Guest Column: Takura Zhangazha
A LOCAL Zimbabwean artist, Dereck Mpofu, recently released a song titled Mweya wechiZimba. Even though the title of the song may suggest it is religious, it is upon listening to it, that you discover it is far from being so.
Instead, it is a satirical song that teems with humour on how Zimbabweans are now almost able to survive any calamity that befalls them. They jokingly talk about someone who, for example, “farmed in the desert”, adding jokingly that the person can only be Zimbabwean.
Apart from laughing with sad trepidation at the lyrics (and also appreciating the instrumentation), the song also made me think a little bit about how sometimes we occasionally refer to ourselves (Zimbabweans) as resilient or survivors, according to Mpofu.
And this, with the hindsight of one still around to tell any tale, may somewhat be true, but then only in an allegorical or symbolic sort of way. Because it is only those that survive the ongoing economic catastrophe, a cholera outbreak, natural disasters such as a cyclone that are able to live to tell how they survived.
Of late, the term “resilience” has started popping up in government or non-State actors. This is especially with regards to the national political economy. The official government economic policy of “austerity”, which is actually neo-liberalism, has been accompanied by propagandist statements such as “no pain, no gain” and a call for Zimbabweans to suffer a little in order to get to a neo-liberal and elitist destination.
State and private capital have joined hands and have created a dominant political and economic elite who are bent on promoting our situation as progress.
Hence, at every turn, the government has courted the private sector to assist with the fundamentals of dealing with either natural (Cyclone Idai) or man-made (cholera outbreaks) disasters.
And given the urgency of these disaster situations, we may generally overlook the significance of this strengthening relationship between those who have the political power and those who have capital.
There has already been a consortium of private companies that are leading a reconstruction programme for Chimanimani and Chipinge as announced via full colour double-page adverts in the local print media.
On the face of it, the intention may be noble, but it would be very important for us to analyse the structure and impact of such private sector-led investments at such a large-scale.
These investments are happening with the government of Zimbabwe’s blessings.
And to do so, we must always undertake a comparative analysis of other disasters which have occurred in other countries. Where books on the same are available, we must read and learn to comprehend what exactly to make of a cordial relationship between the State and private capital.
For this, I turn to Naomi Klein’s seminal work on the Shock Doctrine: The Rise of Disaster Capitalism. In this book, Klein gives numerous examples of the devious hand of private capital in collusion with neo-liberal governments to profit from natural or man-made disasters.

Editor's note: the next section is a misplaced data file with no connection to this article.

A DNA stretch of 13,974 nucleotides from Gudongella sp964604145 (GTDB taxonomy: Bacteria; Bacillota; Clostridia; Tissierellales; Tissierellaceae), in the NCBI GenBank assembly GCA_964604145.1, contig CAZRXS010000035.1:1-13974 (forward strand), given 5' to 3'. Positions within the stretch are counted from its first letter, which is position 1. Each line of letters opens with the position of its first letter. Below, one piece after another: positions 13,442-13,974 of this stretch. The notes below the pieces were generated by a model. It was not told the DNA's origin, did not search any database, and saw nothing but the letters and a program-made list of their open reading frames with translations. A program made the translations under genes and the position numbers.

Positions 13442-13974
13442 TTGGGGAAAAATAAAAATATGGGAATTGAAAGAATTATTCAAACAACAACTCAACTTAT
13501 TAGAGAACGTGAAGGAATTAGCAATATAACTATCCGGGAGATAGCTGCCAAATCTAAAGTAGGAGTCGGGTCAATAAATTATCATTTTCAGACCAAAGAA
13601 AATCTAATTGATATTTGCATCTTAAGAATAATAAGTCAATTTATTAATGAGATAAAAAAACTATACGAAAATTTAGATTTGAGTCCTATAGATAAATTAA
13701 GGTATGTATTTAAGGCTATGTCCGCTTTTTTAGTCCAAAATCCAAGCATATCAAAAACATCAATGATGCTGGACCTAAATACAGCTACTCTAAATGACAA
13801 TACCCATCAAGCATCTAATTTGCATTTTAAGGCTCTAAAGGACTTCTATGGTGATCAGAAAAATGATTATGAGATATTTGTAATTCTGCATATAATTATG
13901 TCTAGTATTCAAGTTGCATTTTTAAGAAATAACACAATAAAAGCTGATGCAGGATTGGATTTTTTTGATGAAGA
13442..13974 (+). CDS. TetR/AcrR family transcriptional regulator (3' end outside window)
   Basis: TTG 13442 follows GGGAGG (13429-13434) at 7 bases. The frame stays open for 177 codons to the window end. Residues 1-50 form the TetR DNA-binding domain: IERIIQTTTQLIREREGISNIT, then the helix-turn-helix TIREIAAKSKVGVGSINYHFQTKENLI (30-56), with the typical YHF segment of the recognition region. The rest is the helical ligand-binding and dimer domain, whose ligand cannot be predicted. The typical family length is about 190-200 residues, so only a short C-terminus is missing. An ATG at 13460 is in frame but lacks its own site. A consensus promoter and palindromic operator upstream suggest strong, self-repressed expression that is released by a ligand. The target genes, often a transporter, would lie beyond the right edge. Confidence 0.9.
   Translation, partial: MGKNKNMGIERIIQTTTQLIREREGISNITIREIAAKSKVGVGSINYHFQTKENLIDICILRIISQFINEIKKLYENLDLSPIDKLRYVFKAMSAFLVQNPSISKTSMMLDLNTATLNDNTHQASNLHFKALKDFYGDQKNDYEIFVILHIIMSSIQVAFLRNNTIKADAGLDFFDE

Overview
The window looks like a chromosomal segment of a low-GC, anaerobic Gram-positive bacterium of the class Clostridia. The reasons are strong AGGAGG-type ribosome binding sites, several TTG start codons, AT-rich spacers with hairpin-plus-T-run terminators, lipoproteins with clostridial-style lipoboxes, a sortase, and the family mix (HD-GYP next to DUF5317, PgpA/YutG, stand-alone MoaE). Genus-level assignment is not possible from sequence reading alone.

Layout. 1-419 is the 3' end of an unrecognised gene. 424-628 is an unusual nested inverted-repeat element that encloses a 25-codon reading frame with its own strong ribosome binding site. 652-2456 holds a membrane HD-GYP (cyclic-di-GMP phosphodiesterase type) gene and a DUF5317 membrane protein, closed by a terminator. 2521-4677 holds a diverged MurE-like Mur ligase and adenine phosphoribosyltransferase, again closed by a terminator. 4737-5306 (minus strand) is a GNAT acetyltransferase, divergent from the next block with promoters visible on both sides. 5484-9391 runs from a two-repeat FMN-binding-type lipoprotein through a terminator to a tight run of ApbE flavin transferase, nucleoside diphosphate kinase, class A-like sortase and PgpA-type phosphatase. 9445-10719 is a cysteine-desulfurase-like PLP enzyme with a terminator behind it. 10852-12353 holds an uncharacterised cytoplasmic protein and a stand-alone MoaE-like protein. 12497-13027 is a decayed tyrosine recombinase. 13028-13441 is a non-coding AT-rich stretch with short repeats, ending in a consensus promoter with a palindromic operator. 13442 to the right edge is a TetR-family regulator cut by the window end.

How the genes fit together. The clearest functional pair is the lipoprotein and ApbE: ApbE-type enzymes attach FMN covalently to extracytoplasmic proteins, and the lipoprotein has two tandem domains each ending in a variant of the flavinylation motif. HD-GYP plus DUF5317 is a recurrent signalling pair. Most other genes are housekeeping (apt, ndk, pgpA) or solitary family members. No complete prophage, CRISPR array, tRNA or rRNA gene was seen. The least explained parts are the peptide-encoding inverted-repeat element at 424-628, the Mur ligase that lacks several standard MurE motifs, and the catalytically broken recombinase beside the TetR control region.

From Haiti, New Orleans, through to Iraq, Klein outlines the exchanges of tenders, money and the immediate forcible removal of peoples from disaster areas to make way for new forms of enforced gentrification and privatisation of State capital.
To quote her at relative length from an article that appeared in the Guardian newspaper in mid 2017, titled How Power Profits from Disaster, she writes; “After a crisis, private contractors move in and suck-up funding for work done badly, if at all. Then those billions get cut from government budgets. Like Grenfell Tower, Hurricane Katrina revelled a disdain for the poor.”
This is potentially what appears to be emerging in the aftermath of the devastating effects of Cyclone Idai. The corporate scrambled for recognition, having donated goods and services to disaster areas. You can be sure that corporates always have vested interests in calamities that befall the ordinary people. This is what we should query.
Our queries must, however, be established on our preferred form of direct and accountable assistance to the victims of a national disaster, with three clear principles. First, that the State must take an independent and people-centred lead in providing post-disaster reconstruction and assistance. This is in order to ward off direct profit motives by private corporations that may seek to win State supply and procurement tenders or alternatively gentrify/privatise Chimanimani and other directly affected areas.
Secondly, corporations and their aid must be subject to independent and direct scrutiny with key accountability and transparency measures put in place to track not only the donations, but also the potential for crony aid in return for State favours.
Third and finally, we must come to terms with the reality that neo-liberal approaches to addressing disaster situations may give the impression of solving the immediate problems, but may, in the final analysis, cause the further disempowerment of ordinary people in favour of private capital.
While we may be caught up in the tragic and emotional conundrum of the natural disaster that has been Cyclone Idai, and even as we applaud immediate interventions by various stakeholders, we must keep an eye open on our own newer version of what quite literally would be individuals or corporates or State seeking to profit from a natural disaster.
Klein calls it, “Disaster Capitalism”.
Takura Zhangazha writes in his personal capacity takura-zhangazha.blogspot.com